Japan always comes up with interesting new technologies that surprise the masses. They are now out with new scanners which can recognize items in supermarket checkouts. The Japanese electronics company Toshiba is reportedly working on fruit recognition technology that will allow buyers to quickly get through their checkouts on supermarkets according to Digital Trends. Often a times when bar codes become troublesome to be read by an assistant at the counter, this is where the automatic computerized scanners come in.
When a scanner fails to recognize an item, it does not sound off with a beep and the bar code has to be manually keyed in. Just to take people out of such time wasting scenarios, Toshiba’s engineers have come up with a rescue plan by getting rid of the bar codes altogether through Object Recognition Scanner (ORS). It works by recognizing the pattern and colour recognition technology. The technology is still under development, but the idea of it being coming true is really exciting even now.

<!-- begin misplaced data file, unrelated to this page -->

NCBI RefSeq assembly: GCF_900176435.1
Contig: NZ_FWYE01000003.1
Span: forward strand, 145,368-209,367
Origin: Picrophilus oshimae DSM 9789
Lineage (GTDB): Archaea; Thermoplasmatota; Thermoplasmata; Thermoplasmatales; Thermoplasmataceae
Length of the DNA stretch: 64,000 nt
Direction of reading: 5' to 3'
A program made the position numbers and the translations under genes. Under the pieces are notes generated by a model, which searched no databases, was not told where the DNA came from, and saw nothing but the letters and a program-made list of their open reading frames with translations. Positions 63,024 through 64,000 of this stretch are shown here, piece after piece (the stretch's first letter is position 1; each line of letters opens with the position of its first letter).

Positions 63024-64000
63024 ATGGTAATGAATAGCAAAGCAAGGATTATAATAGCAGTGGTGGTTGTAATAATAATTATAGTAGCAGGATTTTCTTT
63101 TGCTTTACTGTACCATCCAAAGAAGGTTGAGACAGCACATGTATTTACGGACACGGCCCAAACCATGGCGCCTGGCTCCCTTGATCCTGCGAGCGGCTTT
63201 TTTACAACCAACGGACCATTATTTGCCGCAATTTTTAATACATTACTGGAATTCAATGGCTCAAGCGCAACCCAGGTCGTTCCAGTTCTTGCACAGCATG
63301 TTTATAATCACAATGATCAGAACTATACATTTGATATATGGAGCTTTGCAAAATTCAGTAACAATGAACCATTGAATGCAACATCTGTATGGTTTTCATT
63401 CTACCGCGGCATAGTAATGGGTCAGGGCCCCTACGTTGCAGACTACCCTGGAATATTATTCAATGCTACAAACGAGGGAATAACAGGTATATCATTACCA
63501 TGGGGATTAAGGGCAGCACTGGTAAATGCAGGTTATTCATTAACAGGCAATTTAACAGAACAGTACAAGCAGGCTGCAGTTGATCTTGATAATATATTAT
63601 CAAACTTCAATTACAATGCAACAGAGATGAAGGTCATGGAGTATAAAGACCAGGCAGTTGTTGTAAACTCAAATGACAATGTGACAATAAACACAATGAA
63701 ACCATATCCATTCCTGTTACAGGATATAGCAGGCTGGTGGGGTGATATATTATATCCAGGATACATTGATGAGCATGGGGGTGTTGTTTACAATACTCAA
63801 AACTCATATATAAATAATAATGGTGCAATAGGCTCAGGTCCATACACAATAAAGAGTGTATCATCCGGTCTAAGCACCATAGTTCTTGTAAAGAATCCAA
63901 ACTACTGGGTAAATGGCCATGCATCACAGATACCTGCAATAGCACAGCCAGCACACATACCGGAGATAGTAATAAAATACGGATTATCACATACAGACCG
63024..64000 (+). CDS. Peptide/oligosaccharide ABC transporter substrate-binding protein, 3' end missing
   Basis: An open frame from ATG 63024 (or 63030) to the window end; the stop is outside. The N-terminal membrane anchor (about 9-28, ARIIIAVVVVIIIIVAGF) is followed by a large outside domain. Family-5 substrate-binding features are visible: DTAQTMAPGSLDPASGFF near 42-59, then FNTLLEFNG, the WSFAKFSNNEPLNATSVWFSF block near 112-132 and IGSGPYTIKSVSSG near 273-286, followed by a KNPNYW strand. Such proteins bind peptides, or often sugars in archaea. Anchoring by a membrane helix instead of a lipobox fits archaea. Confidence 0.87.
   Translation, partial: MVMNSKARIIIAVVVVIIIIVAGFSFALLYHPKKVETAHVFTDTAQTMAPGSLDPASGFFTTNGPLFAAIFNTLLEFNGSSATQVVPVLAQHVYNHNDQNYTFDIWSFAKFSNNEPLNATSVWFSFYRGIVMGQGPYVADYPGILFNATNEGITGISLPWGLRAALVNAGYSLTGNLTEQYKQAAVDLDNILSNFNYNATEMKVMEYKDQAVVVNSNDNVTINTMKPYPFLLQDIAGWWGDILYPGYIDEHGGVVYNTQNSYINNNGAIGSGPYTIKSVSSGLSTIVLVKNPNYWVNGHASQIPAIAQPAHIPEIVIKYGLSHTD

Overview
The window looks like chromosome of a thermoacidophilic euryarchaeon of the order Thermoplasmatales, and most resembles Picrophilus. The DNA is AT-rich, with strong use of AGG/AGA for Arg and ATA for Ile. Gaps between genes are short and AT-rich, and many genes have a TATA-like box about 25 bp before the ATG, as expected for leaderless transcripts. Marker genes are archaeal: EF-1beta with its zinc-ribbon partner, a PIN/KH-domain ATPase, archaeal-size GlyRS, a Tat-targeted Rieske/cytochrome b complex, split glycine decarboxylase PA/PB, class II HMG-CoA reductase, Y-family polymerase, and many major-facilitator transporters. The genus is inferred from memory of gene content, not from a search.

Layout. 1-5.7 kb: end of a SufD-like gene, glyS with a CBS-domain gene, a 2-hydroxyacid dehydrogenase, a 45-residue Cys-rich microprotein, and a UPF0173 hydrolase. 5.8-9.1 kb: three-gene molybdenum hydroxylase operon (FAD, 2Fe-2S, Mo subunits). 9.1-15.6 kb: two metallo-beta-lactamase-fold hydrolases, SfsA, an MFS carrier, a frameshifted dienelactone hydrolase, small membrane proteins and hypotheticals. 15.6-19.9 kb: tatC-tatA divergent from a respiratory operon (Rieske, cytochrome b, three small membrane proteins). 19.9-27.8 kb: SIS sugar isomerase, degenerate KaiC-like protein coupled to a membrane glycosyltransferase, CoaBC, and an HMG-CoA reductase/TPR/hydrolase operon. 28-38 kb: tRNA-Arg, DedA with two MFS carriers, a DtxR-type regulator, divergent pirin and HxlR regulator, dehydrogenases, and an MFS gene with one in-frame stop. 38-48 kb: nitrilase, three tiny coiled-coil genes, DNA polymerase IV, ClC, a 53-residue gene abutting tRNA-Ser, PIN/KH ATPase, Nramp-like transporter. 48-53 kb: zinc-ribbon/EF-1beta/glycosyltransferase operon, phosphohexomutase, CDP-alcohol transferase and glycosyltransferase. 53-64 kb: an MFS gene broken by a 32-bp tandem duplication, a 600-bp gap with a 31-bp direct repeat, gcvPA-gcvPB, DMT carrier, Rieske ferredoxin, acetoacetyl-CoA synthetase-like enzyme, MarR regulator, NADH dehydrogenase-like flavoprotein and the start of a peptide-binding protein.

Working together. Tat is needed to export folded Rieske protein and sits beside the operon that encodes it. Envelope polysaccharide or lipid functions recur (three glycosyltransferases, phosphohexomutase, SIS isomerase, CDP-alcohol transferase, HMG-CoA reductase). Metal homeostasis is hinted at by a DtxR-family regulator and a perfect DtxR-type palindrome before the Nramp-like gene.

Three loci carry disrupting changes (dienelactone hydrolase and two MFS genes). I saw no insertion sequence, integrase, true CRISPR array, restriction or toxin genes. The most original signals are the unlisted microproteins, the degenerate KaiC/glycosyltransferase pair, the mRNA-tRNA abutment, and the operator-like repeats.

Toshiba will revolutionize the item scanning at the market in this way though and will be one of the most useful everyday technology that can save time. Time is precious and any technology produced to save it from being wasted in an activity that could be hurried on to through technology is really essential. Now Toshiba is starting it, but soon the other companies might just start mass producing the ORS for everyone everywhere and not just in Japan.
Especially for fruits and vegetables that buyers would be scanning would be easier objects to get through in the line at the market. However, the technology is a little advance then just that. It can tell difference from Red Delicious to Pacific Rose. According to Toshiba:
“Fruit and vegetables in supermarkets don’t usually have bar codes because they’re put out while they’re fresh, so these items can’t be read at the register using bar codes, which means staff needs to input data to record them. If staff are part-time employees, they may not recognize some items, which can cause delays. We’re developing this new scanner to solve that problem.”